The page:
Developers’ lives matter — Chinese engineers protest on Github
I had a couple friends asked me about “996” working schedule in China long time ago. If you have never heard about it, it refers to the notorious working schedule — 9 am to 9 pm, 6 days a week.
There have been tons of discussions about 996 on Chinese forums. But something just went beyond discussions yesterday: Chinese engineers started protesting on Github after someone created a repo on github and hosted a website named “996.icu”. The repo now has over 80k stars on Github.
If you are not familiar about Github stars, here is a comparison: as one of the most popular web front end framework, React (open sourced by Facebook) has over 12k stars, which was released around 2015.
People cited Labor Law of the People’s Republic of China on the frontpage to point out 996 schedule is illegal. Besides, “developers’ lives matter” was added at the end of the page, which refers to the US activist movement Black Lives Matter. The community has been actively translating this page to other languages so that more people around the world can read and understand their situations.
I have never worked in China but I can’t imagine what my life would be like if I work for a company for 996. It’s very likely that I don’t have any time to indulge and enjoy my personal life. What’s worse is, I won’t have time to learn new skills and grow, to explore the world without much pressure from work. Besides this, most companies are not providing the extra compensation for working overtime — though according to China’s labour laws, the company should definitely compensate the overtime part, which should be paid more than regular working hours (40 hours per week).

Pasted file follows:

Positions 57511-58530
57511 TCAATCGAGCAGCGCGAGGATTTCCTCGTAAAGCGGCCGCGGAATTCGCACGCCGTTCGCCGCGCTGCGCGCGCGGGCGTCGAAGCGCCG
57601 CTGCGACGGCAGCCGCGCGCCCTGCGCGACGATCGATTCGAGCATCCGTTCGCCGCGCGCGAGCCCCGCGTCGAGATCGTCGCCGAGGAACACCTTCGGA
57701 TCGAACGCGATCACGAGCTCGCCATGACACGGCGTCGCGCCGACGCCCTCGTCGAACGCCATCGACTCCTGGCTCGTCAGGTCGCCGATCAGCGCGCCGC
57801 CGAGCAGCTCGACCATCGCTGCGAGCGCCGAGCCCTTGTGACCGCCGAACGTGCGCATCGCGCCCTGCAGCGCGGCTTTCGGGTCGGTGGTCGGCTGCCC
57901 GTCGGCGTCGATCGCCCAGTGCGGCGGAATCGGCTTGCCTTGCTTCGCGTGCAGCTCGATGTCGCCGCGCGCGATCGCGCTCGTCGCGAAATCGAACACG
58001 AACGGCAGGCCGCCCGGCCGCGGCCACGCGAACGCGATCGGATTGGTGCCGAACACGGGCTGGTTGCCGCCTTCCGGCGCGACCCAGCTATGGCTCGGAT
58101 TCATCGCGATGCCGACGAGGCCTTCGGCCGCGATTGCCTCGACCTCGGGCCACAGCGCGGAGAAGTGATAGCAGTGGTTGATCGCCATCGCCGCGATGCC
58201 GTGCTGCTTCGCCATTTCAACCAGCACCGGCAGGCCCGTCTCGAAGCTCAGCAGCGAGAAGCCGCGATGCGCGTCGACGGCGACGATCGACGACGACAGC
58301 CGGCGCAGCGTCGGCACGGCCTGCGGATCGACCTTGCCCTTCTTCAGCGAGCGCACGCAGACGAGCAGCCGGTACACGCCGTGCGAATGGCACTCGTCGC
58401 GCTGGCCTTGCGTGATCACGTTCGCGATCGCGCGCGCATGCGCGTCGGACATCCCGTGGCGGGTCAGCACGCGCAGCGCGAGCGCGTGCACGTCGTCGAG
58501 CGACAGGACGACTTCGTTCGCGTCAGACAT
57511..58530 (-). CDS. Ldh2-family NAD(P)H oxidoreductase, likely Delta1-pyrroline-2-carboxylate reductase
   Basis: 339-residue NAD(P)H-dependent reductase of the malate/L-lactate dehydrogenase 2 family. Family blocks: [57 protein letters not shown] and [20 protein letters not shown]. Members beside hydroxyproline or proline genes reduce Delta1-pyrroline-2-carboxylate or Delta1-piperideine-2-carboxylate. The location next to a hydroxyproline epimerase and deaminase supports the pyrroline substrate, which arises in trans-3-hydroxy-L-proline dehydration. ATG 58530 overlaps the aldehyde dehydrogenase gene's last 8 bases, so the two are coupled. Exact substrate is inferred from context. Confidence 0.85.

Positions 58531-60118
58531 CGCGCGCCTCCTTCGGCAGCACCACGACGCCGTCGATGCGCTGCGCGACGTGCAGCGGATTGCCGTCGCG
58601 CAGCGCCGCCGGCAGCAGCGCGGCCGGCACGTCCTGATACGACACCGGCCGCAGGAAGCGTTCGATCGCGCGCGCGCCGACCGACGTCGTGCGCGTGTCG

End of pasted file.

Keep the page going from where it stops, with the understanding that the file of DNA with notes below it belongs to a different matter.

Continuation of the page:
This schedule has been gaining popularity in China recently. An announcemnt made headlines in many forum in early 2019: Youzan, a Chinese E-commerce company announced that they are going to adoption of the “996” work schedule, at the company’s Chinese New Year Party. The CEO refers this working schedule as a way to “reselect people who highly match company value of Youzan”. As the CEO puts, people who find work life balance important are apparently “not compatible with Youzan’s values”.
As a woman, I see how hard women were trying to stand out and push #metoo movements. As an engineer, this time I see how hard engineers are trying to fight for their rights: their rights to work for normal working hours, to have the opportunity to spend time with themselves, their friends and family…
Developers’ lives matter.
// I wish this protest on Github won’t end up with shutting down Github in China.